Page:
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left side page has a handwritten list of post offices in places beginning with C; on the right side page the list of offices in alphabetical order starting with Cherry Valley, NY (in Oswego County) and endng with Coeymans, NY (in Albany County) with places from other states
"List of post offices in the United States with the counties in which they are situated and their distances from Washington City," 1805

Another Brief Obsession

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Brief obsessions are not uncommon for me in my work at the Library of Congress.  Case in point: an 1805 list of post offices.

The Post Office has a long history.  Benjamin Franklin was the first Postmaster General, appointed by the Continental Congress in 1775.  It continued under the Articles of Confederation and was eventually included in the Constitution – Article I, Section 8 – which gave Congress the power “To establish Post Offices and Post Roads.” After a series of extensions, it was permanently established on May 8, 1794 (1 Stat. 354).

To assist the local postmasters, the Post Office published a list of post offices and their distance to Washington (at the time postal rates were determined by distance measured from Washington City).  There isn’t much information beyond the names, locations, and distances, but it does remind us what our country was like when it was published.

  • New Orleans was in the Orleans Territory and was 1253 miles from Washington.
  • Geneva was 911 miles away, while Girardou was 938. Both were then in the Louisiana Territory.
  • Frenchtown in Raisin River County was 570 miles from Washington in the Michigan Territory.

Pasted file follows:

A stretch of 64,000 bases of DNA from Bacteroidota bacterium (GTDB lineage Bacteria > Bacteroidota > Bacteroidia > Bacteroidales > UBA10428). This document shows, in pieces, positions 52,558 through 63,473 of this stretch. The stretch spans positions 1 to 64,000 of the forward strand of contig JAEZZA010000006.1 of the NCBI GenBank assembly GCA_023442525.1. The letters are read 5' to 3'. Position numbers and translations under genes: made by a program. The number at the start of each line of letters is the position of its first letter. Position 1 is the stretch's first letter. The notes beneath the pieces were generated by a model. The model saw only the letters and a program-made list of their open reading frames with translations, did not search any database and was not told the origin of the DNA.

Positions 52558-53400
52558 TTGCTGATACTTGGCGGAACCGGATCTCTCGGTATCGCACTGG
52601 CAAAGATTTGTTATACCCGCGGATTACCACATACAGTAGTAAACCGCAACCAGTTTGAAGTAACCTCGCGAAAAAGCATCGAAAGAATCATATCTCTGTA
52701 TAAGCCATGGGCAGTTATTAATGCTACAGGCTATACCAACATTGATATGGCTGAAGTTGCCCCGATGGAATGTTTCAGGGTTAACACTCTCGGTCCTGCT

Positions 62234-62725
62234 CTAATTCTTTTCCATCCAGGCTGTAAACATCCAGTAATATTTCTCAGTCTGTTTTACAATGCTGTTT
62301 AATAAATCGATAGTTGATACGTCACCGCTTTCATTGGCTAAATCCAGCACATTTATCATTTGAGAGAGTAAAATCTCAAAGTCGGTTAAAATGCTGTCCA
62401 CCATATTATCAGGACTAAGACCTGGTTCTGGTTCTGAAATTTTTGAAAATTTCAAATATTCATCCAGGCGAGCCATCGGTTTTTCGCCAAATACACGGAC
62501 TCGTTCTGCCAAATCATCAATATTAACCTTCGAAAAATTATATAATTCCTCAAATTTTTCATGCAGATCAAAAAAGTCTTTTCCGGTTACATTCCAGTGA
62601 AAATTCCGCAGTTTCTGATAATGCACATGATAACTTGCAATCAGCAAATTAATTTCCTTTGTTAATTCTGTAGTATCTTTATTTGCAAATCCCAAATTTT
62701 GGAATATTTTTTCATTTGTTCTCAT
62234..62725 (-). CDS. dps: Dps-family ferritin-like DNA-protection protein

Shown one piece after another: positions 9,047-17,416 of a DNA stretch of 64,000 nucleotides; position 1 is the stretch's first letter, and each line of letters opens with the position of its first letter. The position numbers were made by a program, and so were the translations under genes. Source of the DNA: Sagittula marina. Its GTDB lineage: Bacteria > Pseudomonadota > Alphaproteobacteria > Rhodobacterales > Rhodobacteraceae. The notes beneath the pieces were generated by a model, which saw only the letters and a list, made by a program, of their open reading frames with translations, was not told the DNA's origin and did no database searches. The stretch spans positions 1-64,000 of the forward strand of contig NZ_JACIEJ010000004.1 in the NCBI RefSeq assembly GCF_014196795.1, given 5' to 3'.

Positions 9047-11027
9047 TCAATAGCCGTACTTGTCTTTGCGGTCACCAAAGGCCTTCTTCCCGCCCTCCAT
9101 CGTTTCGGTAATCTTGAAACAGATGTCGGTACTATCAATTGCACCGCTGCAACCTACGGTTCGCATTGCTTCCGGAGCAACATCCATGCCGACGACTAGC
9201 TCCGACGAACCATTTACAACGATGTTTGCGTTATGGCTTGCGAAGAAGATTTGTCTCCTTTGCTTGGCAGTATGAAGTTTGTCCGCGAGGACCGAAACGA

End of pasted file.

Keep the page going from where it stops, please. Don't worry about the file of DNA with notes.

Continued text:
• In the Indiana Territory, Cahoika in St. Clair County was 963 miles from Washington.
  • In the Mississippi Territory, Natchez in Adams County was 1247 miles away.
  • In Washington, D.C. it was 2 miles to Georgetown and 10 miles to Alexandria City (then part of the District of Columbia).
Explanation from “List of post offices in the United States,” 1805

There are also a few other curious items in the publication.  There are handwritten notes for the new post offices, the more notable places like state capitals were capitalized, and they used a clever abbreviation for the word crossroads – an uppercase X put on its side followed by the word roads.

I was intrigued by the Postmaster General Gideon Granger, who was appointed by Thomas Jefferson on November 28, 1801.  Gideon Granger served as Postmaster General until 1814 and was the father of another Postmaster General, Francis Granger, who served in 1841 and was later a Representative from New York in the 24th, 26th, and 27th Congresses.


  1. Boy, that Benjamin wore so many hats! Thank you for the post…I enjoyed reading it!

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